YORBA LINDA, Calif. — Almost a decade after Richard Nixon resigned, the disgraced former President sat down with his one-time aide and told the tale of his fall from grace in his own words.
For three decades, that version of one of the nation’s largest and most-dissected political scandals largely gathered dust — until this week.
Starting Aug. 5, to commemorate the 40th anniversary of Nixon’s resignation, portions of the tapes will be published each day by the Nixon Presidential Library & Museum and the private Richard Nixon Foundation.
The postings begin with Nixon recalling the day he decided to resign and end Aug. 9 — his last day in office — with the 37th President discussing his final day at the White House, when he signed the resignation agreement, gave a short speech and boarded a helicopter for San Clemente, California.
The segments were culled from more than 30 hours of interviews that Nixon did with former aide Frank Gannon in 1983. The sections on Watergate aired publicly once, on CBS News, before gathering dust at the University of Georgia for more than 30 years.
“This is as close to what anybody is going to experience sitting down and having a beer with Nixon, sitting down with him in his living room,” said Gannon, now a writer and historian in Washington, D.C.
“Like him or not, whether you think that his resignation was a tragedy for the nation or that he got out of town one step ahead of the sheriff, he was a human being,” he said.
Nixon, who died in 1994, had hoped that providing his own narrative would help temper America’s final judgment of him.
Perhaps with that in mind, he didn’t shy away from the tough questions, commenting on everything from the threat of impeachment to the so-called “smoking gun” conversation that included evidence he participated in a Watergate cover-up.
“This was the final blow, the final nail in the coffin. Although you don’t need another nail if you’re already in the coffin — which we were,” Nixon said in a segment about the June 23, 1972 tape.
Nixon said when he decided to resign, he faced such strong resistance from his wife that he brought a transcript of the “smoking gun” tape to a family meeting to show her how bad it was.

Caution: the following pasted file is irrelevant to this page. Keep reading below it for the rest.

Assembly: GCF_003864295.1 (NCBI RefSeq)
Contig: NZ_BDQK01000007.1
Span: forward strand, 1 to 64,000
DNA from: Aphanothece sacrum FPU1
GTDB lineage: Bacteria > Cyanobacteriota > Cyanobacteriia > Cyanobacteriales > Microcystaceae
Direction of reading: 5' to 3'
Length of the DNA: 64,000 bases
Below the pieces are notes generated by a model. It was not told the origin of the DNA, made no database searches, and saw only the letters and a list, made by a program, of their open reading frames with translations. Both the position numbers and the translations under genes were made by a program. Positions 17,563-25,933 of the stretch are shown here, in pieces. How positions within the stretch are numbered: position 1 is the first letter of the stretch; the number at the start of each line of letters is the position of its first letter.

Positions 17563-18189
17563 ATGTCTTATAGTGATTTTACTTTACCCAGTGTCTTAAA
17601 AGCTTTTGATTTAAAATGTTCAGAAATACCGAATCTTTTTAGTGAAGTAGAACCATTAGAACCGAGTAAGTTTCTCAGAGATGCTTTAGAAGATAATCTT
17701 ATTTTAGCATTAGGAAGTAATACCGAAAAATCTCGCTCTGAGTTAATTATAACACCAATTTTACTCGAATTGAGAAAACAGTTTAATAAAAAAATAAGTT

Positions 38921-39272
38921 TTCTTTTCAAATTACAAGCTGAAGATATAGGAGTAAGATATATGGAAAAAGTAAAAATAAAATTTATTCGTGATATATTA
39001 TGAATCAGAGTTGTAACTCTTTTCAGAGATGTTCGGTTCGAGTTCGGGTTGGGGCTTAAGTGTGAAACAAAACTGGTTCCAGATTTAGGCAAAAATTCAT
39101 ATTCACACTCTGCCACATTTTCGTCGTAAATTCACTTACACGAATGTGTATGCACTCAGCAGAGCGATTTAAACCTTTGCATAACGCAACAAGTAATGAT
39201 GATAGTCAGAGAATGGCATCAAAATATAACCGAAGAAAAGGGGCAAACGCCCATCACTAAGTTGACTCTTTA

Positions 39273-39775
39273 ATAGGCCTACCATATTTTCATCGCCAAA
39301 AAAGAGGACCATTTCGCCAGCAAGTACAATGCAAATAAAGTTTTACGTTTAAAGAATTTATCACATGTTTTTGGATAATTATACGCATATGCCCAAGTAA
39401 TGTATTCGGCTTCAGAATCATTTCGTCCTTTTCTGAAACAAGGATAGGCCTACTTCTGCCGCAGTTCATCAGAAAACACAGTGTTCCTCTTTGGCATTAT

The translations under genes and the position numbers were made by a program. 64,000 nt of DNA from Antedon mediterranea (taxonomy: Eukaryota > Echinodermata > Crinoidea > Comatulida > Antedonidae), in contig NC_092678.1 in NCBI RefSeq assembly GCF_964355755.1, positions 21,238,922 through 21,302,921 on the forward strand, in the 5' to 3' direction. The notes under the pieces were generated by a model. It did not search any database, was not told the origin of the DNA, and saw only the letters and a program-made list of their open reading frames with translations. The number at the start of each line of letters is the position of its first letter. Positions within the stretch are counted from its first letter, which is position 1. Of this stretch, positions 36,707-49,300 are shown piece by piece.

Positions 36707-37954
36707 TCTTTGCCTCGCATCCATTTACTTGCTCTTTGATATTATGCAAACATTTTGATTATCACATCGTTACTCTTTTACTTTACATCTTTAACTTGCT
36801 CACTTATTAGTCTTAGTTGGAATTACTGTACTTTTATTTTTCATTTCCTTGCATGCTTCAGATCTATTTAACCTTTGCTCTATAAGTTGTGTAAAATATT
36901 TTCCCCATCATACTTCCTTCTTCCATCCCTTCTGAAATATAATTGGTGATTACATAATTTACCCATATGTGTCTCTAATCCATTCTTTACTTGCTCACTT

“I’m a fighter, I just didn’t want to quit. Also I thought it would be an admission of guilt, which of course it was,” he said. “And, also, I felt it would set a terribly bad precedent for the future.”
The tone of the tapes contrasts with the sometimes adversarial tone of the well-known series of Nixon interviews done in 1977 by British journalist David Frost.
Nixon appears relaxed in the tapes. He smiles occasionally, speaks fondly about his two daughters and wife and seems emotional while recalling the final days of his fraught administration, as pressure mounted for his impeachment over a 1972 break-in at Democratic headquarters by burglars tied to the President’s re-election committee who were trying to get dirt on his political adversaries.
The decision to release these friendly interviews now, years after the fact, might not be a coincidence, said Luke Nichter, a Nixon expert and professor at Texas A&M University. With the passage of time, he said, every former president sees their legacy re-examined and recast, and Nixon may be no different.
“Watergate’s never going to go away,” Nichter said. “Nixon’s role in that and the cover-up is so well-documented. But I think what we’re trying to say here, 40 years later, is Nixon doesn’t have to be all bad or all good. He can be a combination of the good, bad and ugly.”
Nixon denied knowing about plans for the break-in beforehand, but an 18 1/2 minute gap in a recording of a post-Watergate White House meeting led many to suspect a cover-up.
Faced with impeachment and a possible criminal indictment, Nixon resigned on Aug. 9, 1974, and retreated to his native California. The following month he was granted a pardon by President Gerald Ford.
In the final segment to be released Aug. 9, Nixon recalls his last day at the White House. After a fitful night, he awoke at 4 a.m. and went to the kitchen where he was surprised to find a kitchen staffer already there.
The staffer told Nixon it was 6 a.m., not two hours earlier — the President’s watch had stopped overnight. “The battery had run out, wore out at 4 o’clock the last day I was in office,” Nixon said ruefully. “By that day, I was worn out too.”
(GILLIAN FLACCUS and KRYSTA FAURIA)